On the bright side, I have heard that some papelerías offer book-covering services for $50 or less.  That´s $50 well spent.  They just need to advertise better on my side of town!

 

Stock up on newspapers

Homework  for kids in preschool and early elementary school often consists of bringing in magazine or newspaper cutouts.

  • Bring in cutouts of musical instruments.
  • Bring in 10 cutouts of people waving hello or goodbye.
  • Bring in 10 words that start with the letter C.
  • Bring in 5 cutout triangles.
  • Bring in 10 proper names.

Apparently, there is no end of things kids can be asked to cut out.  Now, if I were to let my 5-year-old use the scissors and look for all 10 of those letter Cs himself, we could easily spend hours and hours on kindergarten homework.  To facilitate things, I have him look for one (and sometimes help point it out) and he cuts out the first one (to work those fine-motor skills, of course).  Then I cut out a number of words, about a third of which start with C.  Out of the words I cut out, I ask him to identify which ones start with C, so then he can pick them out and glue them in his notebook.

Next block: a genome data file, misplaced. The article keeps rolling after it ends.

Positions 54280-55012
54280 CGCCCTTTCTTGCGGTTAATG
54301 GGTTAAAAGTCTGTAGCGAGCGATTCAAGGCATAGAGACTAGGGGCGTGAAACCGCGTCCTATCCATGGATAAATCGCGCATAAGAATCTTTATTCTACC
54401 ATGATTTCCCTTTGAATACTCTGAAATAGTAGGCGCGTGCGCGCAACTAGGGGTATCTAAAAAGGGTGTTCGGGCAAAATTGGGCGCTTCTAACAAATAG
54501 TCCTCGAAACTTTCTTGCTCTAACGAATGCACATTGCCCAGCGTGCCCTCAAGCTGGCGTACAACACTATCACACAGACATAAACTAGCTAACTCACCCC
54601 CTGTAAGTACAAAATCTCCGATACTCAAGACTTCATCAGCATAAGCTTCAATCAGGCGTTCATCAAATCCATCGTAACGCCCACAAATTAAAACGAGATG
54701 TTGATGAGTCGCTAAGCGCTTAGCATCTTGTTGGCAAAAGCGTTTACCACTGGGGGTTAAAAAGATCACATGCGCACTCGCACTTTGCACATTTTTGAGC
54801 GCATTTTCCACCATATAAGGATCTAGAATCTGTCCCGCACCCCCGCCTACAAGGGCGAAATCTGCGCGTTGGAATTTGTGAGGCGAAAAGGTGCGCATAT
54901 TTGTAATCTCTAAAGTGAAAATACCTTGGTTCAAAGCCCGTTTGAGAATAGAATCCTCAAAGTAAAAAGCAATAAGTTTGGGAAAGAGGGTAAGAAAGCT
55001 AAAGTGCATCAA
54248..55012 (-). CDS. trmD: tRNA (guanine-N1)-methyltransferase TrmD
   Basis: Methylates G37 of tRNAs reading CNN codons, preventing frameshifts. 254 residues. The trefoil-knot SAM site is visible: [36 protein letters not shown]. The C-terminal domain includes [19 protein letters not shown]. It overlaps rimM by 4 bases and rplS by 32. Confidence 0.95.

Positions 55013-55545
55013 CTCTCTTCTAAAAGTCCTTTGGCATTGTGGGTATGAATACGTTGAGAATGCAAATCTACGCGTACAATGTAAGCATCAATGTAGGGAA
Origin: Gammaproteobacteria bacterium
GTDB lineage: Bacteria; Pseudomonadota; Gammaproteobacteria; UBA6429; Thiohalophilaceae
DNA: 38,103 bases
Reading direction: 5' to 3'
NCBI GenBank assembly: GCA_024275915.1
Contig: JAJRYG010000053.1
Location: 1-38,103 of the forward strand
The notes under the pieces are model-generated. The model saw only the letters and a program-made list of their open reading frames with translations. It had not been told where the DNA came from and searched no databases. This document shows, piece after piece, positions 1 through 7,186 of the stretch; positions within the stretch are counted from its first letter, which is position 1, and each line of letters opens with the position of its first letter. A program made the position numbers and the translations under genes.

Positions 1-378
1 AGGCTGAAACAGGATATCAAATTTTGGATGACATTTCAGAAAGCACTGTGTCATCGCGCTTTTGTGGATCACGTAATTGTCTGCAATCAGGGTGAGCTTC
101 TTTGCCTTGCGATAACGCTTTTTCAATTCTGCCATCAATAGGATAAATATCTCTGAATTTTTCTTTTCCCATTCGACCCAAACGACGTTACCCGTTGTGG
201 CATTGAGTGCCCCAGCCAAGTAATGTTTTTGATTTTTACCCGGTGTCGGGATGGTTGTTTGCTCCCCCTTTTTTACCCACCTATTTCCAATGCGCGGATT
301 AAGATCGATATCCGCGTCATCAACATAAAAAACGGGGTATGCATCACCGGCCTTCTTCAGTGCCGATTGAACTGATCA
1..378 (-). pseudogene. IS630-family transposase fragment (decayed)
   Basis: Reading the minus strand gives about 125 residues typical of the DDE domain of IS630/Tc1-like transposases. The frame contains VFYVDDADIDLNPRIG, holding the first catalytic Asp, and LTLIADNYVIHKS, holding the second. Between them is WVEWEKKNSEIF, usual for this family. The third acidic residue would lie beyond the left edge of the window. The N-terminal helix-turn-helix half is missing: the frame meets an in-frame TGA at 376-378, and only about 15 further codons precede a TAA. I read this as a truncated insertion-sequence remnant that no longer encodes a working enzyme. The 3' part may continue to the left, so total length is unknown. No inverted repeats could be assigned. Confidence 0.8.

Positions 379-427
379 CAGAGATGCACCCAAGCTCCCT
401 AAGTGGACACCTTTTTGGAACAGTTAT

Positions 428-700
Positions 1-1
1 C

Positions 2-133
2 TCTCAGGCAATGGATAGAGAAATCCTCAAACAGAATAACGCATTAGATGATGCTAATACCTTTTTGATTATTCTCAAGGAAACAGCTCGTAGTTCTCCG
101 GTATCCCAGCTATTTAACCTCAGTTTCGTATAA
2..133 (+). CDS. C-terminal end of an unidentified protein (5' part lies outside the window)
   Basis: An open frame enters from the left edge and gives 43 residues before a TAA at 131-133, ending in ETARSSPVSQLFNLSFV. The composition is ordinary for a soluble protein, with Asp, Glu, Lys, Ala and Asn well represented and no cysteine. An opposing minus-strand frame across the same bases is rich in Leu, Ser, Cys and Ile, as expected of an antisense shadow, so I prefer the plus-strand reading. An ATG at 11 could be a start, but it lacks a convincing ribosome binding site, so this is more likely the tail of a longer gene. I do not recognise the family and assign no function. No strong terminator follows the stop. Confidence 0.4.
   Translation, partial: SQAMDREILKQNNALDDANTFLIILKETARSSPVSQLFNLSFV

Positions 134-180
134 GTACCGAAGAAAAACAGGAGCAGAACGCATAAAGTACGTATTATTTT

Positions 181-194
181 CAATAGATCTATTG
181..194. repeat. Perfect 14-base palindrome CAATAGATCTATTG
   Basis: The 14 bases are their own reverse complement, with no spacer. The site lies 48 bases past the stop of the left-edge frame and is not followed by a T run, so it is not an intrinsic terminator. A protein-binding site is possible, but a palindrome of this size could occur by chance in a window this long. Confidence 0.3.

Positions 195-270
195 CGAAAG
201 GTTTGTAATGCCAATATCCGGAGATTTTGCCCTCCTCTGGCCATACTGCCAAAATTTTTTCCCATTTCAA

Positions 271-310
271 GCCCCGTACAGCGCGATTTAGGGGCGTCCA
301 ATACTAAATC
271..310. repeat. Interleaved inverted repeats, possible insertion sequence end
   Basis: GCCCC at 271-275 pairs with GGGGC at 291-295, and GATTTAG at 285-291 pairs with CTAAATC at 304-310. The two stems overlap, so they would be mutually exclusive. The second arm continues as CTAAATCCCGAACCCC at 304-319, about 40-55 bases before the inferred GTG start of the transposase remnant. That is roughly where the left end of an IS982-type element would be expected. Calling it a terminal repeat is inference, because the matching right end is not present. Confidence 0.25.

And then he cuts words out here and there as he sees fit, as that boy loves scissors.

In the end, the homework gets done in a timely manner, and the kid works both his brain and his fingers a bit.  Win-win.

 

Cleaning supplies imagen1 1035.JPG

In the list of school supplies that the teachers give out every year, there is always that odd addition:  4 rolls of toilet paper.

The following week, we are then hit up to donate some bleach and mop soap.  Maybe this is just a public school thing (but I doubt it).  See, for public schools in Mexico, the government builds the building and pays the teachers.  The parents are responsible for the rest–primarily, maintaining the school building.  That donation that they ask for every year for the Parents´ Association?  That money is very necessary, paying for the school´s telephone bill, ink for the printer, repairs that need to be made throughout the year, etc.